The postmodern world

Concerning the above-mentioned question, is it a subject in today’s missiology? Is it a hot issue or is it marginalised due of other trending topics? What does the 21st century look like? A Boston University history professor (Landes 2001) calculates that:

we live at a moment when social, economic, and technical change occur at speeds and with a scope never before seen in the history of mankind, at a time when cultures, religions and lifestyles are rubbing shoulders as never before, such ‘big thinking’ would seem appropriate. And yet, we have done everything but think big. […] Never in history have cultures been in such complex contact around the globe, never has the culture of the aristocratic cosmopolitans had so deep an impact on the lives of commoners everywhere, and with growing importance, vice-versa. This is all unknown terrain. How do we think about it, and talk about it? (p. 1)

Seen from a Christian perspective, we see a world characterised by losing the ethical values which were the consensus in the society. At least this is applicable for the Western world. Methodical doubt replaced the biblical message within a 200 years process and led to confusion of the traditional religious conviction (cf. Hardmeier 2012:20–28). The deciding impulse to form this world for the first time did not come from churches, but out of the influence sphere of the church from science, philosophy and psychology. Human ingenuity becomes the new authority which only appeals to oneself and not on an instance outside the church. One can speak of a ‘crisis of her legitimating’ (Hardmeier 2012:23). This crisis is strong in our postmodern society. Pluralism forms the big framework in the society in which the church lives with her mission. A retreat into a Christian ghetto cannot be a solution; it is even impossible. Christianity has lost its authoritative power across the society and it is undeniable that in this process of de-Christianisation everything is changing in the world around us. Religious diversity will have its contribution on the pressing mission questions we face. Taken this seriously, we see that these events hit traditional missions which, as some fear, are carried away in this process.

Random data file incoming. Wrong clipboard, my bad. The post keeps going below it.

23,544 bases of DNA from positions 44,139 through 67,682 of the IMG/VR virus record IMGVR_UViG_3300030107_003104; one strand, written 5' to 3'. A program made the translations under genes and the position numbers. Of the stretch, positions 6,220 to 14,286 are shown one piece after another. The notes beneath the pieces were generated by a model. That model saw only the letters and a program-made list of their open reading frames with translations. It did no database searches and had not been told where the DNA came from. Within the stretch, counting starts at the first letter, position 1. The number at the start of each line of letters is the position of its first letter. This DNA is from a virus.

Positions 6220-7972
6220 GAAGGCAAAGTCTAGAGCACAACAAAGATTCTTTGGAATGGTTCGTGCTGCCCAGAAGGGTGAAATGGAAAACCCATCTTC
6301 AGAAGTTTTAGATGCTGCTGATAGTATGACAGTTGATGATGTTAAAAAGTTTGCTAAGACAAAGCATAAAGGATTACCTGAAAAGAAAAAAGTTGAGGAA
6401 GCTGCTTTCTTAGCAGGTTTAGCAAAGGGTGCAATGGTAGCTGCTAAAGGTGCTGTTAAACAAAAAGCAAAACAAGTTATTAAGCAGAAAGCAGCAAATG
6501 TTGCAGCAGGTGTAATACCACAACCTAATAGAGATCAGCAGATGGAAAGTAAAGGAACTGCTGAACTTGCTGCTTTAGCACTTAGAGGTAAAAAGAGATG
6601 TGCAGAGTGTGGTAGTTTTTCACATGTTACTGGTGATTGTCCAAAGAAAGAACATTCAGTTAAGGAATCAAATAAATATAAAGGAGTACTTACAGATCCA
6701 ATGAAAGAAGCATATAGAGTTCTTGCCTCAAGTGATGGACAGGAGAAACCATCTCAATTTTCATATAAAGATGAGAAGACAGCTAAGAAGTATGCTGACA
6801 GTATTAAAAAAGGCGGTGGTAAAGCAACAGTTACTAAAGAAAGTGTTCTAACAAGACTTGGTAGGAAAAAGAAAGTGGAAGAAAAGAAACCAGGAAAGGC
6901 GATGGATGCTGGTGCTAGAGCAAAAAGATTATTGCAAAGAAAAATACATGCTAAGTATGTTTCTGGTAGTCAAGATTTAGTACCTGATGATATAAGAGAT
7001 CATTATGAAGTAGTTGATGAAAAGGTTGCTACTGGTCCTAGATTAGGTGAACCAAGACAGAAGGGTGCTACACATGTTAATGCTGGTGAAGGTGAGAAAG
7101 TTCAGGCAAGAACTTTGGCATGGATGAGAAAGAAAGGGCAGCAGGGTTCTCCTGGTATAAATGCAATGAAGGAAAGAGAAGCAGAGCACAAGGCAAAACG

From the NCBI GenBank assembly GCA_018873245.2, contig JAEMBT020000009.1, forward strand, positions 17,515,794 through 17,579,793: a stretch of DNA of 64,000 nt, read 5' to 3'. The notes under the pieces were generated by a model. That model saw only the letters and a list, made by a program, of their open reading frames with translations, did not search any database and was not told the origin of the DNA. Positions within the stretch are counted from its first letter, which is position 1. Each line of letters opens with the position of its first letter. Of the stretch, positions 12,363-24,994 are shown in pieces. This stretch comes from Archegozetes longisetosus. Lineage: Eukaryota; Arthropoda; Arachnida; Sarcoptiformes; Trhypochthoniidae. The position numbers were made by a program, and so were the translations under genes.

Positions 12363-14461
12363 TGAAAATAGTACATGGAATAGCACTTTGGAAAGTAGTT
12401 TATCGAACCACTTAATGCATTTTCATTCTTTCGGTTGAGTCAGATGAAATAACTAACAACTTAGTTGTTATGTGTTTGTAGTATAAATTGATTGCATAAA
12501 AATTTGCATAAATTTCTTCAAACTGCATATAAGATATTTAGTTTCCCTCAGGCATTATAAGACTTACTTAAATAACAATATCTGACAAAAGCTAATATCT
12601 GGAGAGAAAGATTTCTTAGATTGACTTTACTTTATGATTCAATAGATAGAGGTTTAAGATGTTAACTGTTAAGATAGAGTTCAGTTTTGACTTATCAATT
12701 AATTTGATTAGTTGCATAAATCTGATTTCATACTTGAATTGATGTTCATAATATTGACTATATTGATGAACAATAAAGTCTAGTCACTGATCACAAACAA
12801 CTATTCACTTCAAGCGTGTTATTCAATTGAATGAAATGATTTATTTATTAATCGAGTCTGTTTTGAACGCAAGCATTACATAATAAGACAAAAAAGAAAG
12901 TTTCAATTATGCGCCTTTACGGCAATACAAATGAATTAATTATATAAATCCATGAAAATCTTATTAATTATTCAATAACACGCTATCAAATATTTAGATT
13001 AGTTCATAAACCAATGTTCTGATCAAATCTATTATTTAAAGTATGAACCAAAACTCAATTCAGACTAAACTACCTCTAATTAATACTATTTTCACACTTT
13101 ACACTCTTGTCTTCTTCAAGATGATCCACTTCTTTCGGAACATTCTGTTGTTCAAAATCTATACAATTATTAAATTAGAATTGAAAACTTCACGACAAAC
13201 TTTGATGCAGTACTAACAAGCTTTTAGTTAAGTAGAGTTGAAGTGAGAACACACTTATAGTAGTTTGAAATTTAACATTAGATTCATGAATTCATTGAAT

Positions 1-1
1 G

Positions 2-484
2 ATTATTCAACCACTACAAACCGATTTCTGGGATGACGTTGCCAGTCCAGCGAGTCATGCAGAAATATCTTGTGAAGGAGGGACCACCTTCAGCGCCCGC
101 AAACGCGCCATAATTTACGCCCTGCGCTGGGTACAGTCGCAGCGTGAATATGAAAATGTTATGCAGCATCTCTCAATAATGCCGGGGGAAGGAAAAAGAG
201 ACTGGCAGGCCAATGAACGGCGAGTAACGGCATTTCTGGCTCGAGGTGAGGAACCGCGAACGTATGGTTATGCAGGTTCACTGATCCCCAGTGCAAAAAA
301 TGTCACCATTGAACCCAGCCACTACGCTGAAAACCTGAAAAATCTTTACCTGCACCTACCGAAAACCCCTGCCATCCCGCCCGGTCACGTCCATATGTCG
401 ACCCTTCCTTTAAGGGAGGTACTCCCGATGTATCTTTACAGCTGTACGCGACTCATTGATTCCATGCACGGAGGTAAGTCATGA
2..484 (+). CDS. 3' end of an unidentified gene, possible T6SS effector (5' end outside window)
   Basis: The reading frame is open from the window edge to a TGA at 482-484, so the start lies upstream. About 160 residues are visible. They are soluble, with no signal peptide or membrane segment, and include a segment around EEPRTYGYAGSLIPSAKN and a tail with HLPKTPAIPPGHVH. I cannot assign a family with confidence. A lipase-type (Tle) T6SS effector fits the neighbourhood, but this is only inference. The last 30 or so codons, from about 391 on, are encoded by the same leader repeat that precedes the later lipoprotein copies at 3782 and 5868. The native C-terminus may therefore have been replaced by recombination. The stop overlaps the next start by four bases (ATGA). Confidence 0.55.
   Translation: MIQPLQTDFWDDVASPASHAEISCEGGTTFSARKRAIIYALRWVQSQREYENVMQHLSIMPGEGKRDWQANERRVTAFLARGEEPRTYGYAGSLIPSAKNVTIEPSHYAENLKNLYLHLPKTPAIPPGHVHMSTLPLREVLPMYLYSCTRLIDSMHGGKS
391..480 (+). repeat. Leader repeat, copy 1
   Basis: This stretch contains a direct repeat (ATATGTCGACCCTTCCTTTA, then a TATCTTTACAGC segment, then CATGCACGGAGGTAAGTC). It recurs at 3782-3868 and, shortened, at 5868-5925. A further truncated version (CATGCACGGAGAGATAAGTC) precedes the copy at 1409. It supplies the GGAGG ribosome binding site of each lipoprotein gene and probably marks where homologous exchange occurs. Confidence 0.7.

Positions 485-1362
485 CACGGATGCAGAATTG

Change is inevitable, but in what way in order to remain effective and not to lose the main motives of the mission starting-point? Jenkins (2002:2, 3, 14) makes the stunning prediction that Christianity should enjoy a worldwide boom in the 21st century, and the emerging Christian world anchored in the Southern continents. ‘The era of Western Christianity has passed within our lifetimes, and the day of Southern Christianity is dawning’. Christianity is almost present in every country in the world – even in North Korea – and a viable indigenous church is found in most countries. Living in a globalised world makes it possible to physically reach the other end of the world within 24 hours and, by means of the Internet, gospel servants have access within seconds to the most remote places all over the world. Christianity can widen its borders, but what about the depth? In Africa, for instance, prosperity churches flourish, but only those who are successful in business, profit from it. Modern technology will accelerate this development all over the world (cf. Bangura 2013:169–196). The downside of globalisation brings its own philosophy of life. In a globalised world, ‘it should not surprise us that we are influenced by these currents around us’ (Hiebert 1999:1). As a result, we see that our society, also the Western society, which has been the main sender of missionaries, is more and more burdened with materialism and pluralism. Materialism tends to smother spirituality and eventually drives out godliness. Pluralism strikes deep at the foundations of values and erodes the biblical faith. With the entering of modernity in Christian faith, science became a dominant form from which many Christians created their knowledge. The epistemological foundation was ‘positivism’ (Hiebert in Van Engen 2008:13). Theological positivism holds that our central concern is truth and that our theology corresponds one-to-one to Scripture. This view deeply shaped the modern mission movement and persuades the people that all human knowledge is shaped by cultural and historical contexts.